Water makes up roughly 71% of the Earth’s surface. What do you imagine would happen if we gained the ability to turn that water into pure energy? Would our economy thrive? Who would be the most beneficial of our newly found discovery? Water turned into energy would be a major game changer. Zack Kaplan explores this concept in his latest title, Port of Earth. The first two issues have been entertaining reads; I’ve enjoyed the political points of the story more than the actual action! Port of Earth #3 is out this week — let’s see if Kaplan keeps the water running.
What’s going on in this issue?
Port of Earth #3 begins the same as #2. The director of the ESA (Earth Security Agency) Tom Rutgers is being interviewed on TV about the deal the United States made with aliens for their technology that turns water into energy. The focal point being the impacts on the economy since the introduction of the technology. Oil, natural gas, and coal are now struggling markets. Water is king and there are new companies capitalizing on the growth. Millions are out of work, and the people want the aliens gone for good.
Meanwhile, two ESA agents, Mac and Rice, are still hot on the trail of an alien they rubbed elbows with who escaped from the Port. The ESA is closing in on the alien, and they have advised for the citizens to stay in their homes as they conduct their search. But there’s nothing to be worried about! Typical government at work. It seems the alien has made its way to H2O Technologies, and now the situation has become personal because Rice’s girlfriend is there aiding citizens.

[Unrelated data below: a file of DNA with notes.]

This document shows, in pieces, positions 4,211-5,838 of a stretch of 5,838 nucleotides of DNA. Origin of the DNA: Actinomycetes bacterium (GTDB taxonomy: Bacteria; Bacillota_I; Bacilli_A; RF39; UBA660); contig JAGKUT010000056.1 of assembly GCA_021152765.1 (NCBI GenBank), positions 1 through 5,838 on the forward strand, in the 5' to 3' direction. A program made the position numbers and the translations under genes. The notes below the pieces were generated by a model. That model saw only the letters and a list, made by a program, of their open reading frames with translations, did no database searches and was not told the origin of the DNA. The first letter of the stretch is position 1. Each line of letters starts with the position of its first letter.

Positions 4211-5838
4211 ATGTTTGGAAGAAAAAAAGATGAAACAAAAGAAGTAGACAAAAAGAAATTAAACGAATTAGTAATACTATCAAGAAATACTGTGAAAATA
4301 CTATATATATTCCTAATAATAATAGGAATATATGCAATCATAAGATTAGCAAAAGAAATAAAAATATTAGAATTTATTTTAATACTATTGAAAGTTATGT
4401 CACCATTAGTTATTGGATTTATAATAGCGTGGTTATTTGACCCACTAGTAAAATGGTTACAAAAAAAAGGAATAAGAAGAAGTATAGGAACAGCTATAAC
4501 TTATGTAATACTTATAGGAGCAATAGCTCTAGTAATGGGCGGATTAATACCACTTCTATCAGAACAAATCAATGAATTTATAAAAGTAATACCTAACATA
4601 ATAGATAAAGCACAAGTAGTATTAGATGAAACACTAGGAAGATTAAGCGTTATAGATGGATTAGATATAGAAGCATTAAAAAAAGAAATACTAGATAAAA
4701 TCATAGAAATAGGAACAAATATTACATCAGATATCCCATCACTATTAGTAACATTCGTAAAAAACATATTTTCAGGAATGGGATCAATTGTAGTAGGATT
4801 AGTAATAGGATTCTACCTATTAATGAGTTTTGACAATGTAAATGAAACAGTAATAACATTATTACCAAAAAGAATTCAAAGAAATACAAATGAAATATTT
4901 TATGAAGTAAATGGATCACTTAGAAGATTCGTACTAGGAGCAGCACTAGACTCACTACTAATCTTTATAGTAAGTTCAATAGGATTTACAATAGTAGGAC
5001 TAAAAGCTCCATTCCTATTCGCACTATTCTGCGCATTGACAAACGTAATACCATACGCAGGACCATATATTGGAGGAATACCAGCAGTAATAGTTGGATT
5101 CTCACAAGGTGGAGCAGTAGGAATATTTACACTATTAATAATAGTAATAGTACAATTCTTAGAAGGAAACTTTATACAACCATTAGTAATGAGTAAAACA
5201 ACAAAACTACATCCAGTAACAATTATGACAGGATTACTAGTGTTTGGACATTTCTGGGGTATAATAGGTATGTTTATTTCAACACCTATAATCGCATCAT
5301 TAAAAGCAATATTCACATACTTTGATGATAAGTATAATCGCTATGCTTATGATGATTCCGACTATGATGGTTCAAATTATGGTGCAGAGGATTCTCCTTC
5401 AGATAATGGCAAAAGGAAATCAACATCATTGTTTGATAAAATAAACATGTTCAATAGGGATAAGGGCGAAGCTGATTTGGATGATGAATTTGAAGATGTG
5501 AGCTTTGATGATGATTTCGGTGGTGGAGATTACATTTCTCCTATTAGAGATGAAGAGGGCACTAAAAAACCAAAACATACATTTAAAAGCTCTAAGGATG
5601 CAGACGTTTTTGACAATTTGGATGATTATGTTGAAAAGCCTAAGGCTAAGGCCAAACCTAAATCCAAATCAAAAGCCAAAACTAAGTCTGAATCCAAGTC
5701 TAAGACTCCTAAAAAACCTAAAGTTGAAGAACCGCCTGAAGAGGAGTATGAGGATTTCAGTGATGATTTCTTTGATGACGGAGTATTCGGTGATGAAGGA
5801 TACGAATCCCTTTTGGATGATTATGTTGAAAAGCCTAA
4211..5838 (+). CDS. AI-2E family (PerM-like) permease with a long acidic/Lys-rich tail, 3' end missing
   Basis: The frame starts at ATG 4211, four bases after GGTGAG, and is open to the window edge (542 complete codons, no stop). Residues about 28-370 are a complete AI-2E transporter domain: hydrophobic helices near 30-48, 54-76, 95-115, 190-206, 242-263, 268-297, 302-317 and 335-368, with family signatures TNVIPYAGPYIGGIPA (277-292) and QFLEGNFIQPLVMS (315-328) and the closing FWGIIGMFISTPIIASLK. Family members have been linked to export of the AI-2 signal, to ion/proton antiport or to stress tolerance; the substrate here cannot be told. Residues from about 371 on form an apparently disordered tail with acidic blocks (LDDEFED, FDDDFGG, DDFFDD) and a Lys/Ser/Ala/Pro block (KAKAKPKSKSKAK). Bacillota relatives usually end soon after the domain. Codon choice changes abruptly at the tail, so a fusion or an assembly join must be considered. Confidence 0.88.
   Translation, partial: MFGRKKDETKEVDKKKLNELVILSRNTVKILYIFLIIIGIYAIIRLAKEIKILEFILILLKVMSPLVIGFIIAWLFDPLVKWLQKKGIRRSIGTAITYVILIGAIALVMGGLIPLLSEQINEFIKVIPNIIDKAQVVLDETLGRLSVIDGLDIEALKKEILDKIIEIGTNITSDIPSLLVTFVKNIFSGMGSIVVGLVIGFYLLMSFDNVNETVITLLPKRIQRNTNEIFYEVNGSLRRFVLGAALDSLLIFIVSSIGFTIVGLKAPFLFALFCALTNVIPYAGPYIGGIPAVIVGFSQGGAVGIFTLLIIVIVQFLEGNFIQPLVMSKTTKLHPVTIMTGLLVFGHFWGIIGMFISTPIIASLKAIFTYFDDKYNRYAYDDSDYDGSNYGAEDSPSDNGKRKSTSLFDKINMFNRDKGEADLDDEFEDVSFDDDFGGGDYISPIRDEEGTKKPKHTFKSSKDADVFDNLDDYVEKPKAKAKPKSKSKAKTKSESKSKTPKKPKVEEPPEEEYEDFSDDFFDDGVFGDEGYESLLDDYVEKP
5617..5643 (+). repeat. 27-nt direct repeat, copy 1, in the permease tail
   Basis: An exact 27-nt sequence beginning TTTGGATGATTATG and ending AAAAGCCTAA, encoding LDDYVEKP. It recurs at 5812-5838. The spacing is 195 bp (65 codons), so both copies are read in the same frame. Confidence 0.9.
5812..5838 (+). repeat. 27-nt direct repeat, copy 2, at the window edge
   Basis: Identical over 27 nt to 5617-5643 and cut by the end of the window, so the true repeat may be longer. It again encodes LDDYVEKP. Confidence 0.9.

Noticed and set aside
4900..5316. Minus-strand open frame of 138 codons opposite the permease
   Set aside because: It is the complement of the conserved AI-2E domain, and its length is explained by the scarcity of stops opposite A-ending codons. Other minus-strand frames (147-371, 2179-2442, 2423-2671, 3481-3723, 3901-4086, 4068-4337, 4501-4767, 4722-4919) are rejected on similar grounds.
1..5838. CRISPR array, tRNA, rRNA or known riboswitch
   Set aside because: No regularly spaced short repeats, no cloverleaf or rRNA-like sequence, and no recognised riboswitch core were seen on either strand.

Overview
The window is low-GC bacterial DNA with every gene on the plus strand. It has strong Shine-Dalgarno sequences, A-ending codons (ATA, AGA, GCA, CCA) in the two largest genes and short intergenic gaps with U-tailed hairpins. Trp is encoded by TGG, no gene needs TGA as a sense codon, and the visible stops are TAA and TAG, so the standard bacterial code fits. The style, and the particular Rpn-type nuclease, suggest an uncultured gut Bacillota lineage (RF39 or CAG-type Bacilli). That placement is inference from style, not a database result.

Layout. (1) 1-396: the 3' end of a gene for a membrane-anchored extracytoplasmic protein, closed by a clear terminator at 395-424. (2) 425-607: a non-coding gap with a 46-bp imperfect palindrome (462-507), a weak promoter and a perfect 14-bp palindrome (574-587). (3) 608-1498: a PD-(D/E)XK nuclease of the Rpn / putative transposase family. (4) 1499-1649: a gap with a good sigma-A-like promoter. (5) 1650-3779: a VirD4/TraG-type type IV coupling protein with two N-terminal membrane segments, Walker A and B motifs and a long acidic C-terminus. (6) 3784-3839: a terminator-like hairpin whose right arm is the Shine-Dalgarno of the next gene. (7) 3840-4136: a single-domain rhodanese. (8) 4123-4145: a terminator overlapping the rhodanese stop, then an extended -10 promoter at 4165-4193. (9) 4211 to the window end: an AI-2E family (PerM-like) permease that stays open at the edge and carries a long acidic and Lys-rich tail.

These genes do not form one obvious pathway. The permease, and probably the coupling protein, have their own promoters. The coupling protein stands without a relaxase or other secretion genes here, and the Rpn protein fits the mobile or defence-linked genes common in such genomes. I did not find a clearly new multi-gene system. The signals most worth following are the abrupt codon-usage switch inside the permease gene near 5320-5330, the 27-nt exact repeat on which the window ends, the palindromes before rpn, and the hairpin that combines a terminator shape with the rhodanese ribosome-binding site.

So Dave, is it good?
Yes, it’s damn good. Once again Kaplan shines with the political drama in the story. I like how Kaplan displays that the government will sell out whoever they need to if it benefits them. The people are struggling, they have lost their jobs, they are not in a good place. I am anxious to see if an uprising is in the cards soon.
I have complained about the simplicity of Mac and Rice. The past two issues, they have been your basic cookie cutter law enforcement officers. However, in this issue, Kaplan dives a little into Rice’s past. Mac is still gung-ho and wants to take the alien down. His interest lies in humanity, and will do what he needs to protect the people from the alien. I did find myself liking the pair more, so that’s a plus.
Artistically the book stays consistent. Andrea Mutti’s artwork gives me that 80s sci-fi vibe; I see the scenery and immediately think Old Detroit from Robocop. It has that feel to it. The line work for the characters make them look rugged and a little worn. This isn’t their first rodeo and they are prepared to do battle. Vladimir Popov’s colors are a perfect match to Mutti’s art. The colors are dreary and set the mood for the story. The people are losing their livelihood and possible future to this new technology. There is nothing attractive about it and Popov’s colors prove it.
When you hit up your shop this week, snag Port of Earth #3. Hell, grab the other two if you don’t have them. I have a financial background, so the possible economics of the story appeals to me. But there is action too! The ESA agents are closing in on the alien. Why has the alien escaped? Is he luring Rice and Mac into a trap? Gotta keep reading to find out! Bring on Port of Earth #4!
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